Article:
Pre-Trump America is not coming back. If last week’s announcement of a trilateral defense pact between Australia, the United Kingdom and the United States (“AUKUS”) doesn’t convince the last Atlanticists that Europe needs to take matters into its own hands, I don’t know what will.
The new alliance excludes Europe. It snatches a deal to build nuclear submarines from France, the EU’s top military power. And it was negotiated in secret. The three English-speaking leaders didn’t even bother to give their European allies a head’s up!
The French, who would lose a €56 billion contract to build submarines for Australia, have called the snub “a breach of trust” and “a stab in the back.” French ambassadors have been recalled from Canberra and Washington DC for the first time ever.
Other Europeans are frustrated too, with officials calling the Australian about-face “unacceptable.”
Inevitably, it has been dubbed a “wake-up call” by everyone from Josep Borrell, the EU’s foreign-policy coordinator, to Michael Roth, Germany’s European affairs ministers. But canceling an Australia-EU trade deal, which the European Commission had hoped to finalize this year, or postponing transatlantic talks about technology cooperation, which are scheduled for next week, won’t make Europe safer. What Europe needs to do is take its own defense seriously.
AUKUS is meant to enhance military-industrial cooperation in the Anglosphere. China isn’t named, but its growing power in Asia is the obvious reason for the pact. The same countries work closely with India, Japan, Singapore and Taiwan.
The alliance’s main exploit so far is an agreement to sell eight American nuclear-powered submarines to Australia.
Australia agreed in 2016 to buy replacements for its aging submarine fleet from France. The deal was for €31 billion, but costs rose to €56 billion over the years. The project was also delayed and French promises to create jobs in Australia, which has no submarine-building industry, weren’t met.
Still, the French have reason to be piqued. Australia could — and should — have let Paris know it was leaving the contract before going into bed with the Americans. Announcing this at the same time as AUKUS, to which the French (who have 1.5 million citizens in the Indo-Pacific) were not invited, added insult to injury and confirms French, and European, suspicions that the English-speaking countries cannot be trusted.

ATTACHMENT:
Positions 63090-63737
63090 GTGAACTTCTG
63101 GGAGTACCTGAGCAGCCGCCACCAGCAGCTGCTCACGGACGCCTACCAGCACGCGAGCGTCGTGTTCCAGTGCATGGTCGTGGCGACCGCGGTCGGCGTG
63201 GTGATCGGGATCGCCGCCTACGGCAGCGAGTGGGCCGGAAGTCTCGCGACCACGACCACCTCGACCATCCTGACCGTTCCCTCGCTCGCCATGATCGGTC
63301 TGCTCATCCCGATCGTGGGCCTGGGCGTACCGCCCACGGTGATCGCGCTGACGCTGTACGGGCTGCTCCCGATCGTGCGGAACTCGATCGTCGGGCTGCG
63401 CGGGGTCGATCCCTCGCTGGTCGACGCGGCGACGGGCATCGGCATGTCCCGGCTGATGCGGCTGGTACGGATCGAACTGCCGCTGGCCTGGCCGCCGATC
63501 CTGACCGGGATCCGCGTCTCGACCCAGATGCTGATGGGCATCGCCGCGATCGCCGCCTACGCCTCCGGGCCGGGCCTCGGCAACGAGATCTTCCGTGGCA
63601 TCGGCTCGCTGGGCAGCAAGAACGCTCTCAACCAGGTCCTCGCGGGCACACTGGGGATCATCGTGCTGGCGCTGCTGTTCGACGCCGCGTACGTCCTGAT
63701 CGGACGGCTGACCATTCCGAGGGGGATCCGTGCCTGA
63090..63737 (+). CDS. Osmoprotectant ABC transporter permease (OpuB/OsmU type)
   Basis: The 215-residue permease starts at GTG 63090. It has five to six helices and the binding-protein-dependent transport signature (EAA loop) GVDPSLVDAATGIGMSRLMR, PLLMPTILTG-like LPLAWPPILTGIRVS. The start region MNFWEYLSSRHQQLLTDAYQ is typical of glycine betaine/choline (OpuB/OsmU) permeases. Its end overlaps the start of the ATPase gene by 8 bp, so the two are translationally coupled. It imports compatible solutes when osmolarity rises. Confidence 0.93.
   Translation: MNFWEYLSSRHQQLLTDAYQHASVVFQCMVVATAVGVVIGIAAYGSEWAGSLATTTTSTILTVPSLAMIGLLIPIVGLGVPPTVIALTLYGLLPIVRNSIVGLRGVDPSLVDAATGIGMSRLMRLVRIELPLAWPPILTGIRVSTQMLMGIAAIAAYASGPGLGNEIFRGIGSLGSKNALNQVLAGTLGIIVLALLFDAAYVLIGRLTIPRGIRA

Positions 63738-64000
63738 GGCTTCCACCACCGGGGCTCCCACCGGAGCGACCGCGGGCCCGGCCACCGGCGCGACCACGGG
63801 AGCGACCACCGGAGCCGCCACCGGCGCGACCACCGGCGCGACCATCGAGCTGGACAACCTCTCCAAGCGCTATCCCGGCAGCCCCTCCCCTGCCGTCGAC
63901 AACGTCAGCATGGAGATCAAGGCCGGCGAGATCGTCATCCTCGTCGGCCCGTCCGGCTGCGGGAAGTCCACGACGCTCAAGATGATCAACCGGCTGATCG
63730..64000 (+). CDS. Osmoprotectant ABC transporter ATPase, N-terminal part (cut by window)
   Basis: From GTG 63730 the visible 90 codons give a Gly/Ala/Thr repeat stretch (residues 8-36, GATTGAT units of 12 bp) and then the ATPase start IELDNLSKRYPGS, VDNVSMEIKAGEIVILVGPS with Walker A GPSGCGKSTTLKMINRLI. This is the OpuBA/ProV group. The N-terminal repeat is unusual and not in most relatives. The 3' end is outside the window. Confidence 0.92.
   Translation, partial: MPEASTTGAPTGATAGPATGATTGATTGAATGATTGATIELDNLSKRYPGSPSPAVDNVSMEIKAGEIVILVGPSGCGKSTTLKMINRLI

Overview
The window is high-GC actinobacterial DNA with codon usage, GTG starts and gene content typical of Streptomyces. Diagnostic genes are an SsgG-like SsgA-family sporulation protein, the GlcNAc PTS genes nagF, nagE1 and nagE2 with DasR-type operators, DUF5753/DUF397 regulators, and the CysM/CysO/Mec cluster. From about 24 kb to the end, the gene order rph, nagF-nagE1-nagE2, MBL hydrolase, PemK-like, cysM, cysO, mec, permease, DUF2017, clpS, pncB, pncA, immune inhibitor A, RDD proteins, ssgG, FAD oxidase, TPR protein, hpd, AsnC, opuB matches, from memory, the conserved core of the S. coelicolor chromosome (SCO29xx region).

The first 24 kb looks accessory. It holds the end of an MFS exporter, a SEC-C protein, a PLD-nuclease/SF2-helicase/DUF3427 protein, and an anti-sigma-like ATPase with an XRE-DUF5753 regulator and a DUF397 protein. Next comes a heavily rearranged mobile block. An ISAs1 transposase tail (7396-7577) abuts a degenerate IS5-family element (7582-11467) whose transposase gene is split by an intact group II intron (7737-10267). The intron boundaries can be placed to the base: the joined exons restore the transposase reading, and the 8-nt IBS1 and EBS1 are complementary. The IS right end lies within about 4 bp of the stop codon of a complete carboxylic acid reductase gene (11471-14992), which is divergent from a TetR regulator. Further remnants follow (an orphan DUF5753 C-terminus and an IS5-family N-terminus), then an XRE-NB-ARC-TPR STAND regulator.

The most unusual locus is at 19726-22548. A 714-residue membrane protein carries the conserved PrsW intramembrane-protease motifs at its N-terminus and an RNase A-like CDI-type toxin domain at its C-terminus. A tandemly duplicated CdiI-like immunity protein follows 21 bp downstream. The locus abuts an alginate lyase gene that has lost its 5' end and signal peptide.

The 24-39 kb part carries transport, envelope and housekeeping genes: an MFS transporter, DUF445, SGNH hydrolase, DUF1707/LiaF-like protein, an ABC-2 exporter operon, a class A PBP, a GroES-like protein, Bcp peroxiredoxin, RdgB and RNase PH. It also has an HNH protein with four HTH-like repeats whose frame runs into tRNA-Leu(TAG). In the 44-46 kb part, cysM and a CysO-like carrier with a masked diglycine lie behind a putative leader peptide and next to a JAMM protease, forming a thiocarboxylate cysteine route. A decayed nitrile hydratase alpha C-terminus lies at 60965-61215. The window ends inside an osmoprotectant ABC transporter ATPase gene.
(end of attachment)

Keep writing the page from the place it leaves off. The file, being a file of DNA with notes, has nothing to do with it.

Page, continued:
Not the first time
This isn’t the first time France has been brushed aside.
Tony Blair and George W. Bush didn’t just ignore Jacques Chirac’s warning that toppling Saddam Hussein might lead to civil war in Iraq; their underlings derided and mocked the French for refusing to join the ill-fated 2003 invasion.
Hopes were high when Barack Obama succeeded Bush in 2009. France worked closely with the United States in Libya and the Sahel, and in negotiating the Iran nuclear deal. But Obama learned a different lesson from the war in Libya than France and turned down suggestions to lend similar support to the rebellion against Bashar al-Assad in Syria, a former French colony. When Obama walked back his “red line” to intervene if Assad used poison gas, France, which had been poised to launch joint military strikes, was taken by surprise.
Surprise turned to shock when Americans elected Donald Trump in 2016. Obama’s successor missed no opportunity to throw Europe under the bus. He raised tariffs on European agricultural goods and European-made aircraft, two French exports. He betrayed the Kurds who had been fighting the self-proclaimed Islamic State, also with European support. He pulled out of the Paris climate agreement; allowed the New START nuclear treaty with Russia to lapse; withdrew from the Intermediate-Range Nuclear Forces Treaty, which had banned American and Russian nuclear weapons from Europe; and withdrew from the Iran nuclear deal, which France had considered a major diplomatic coup.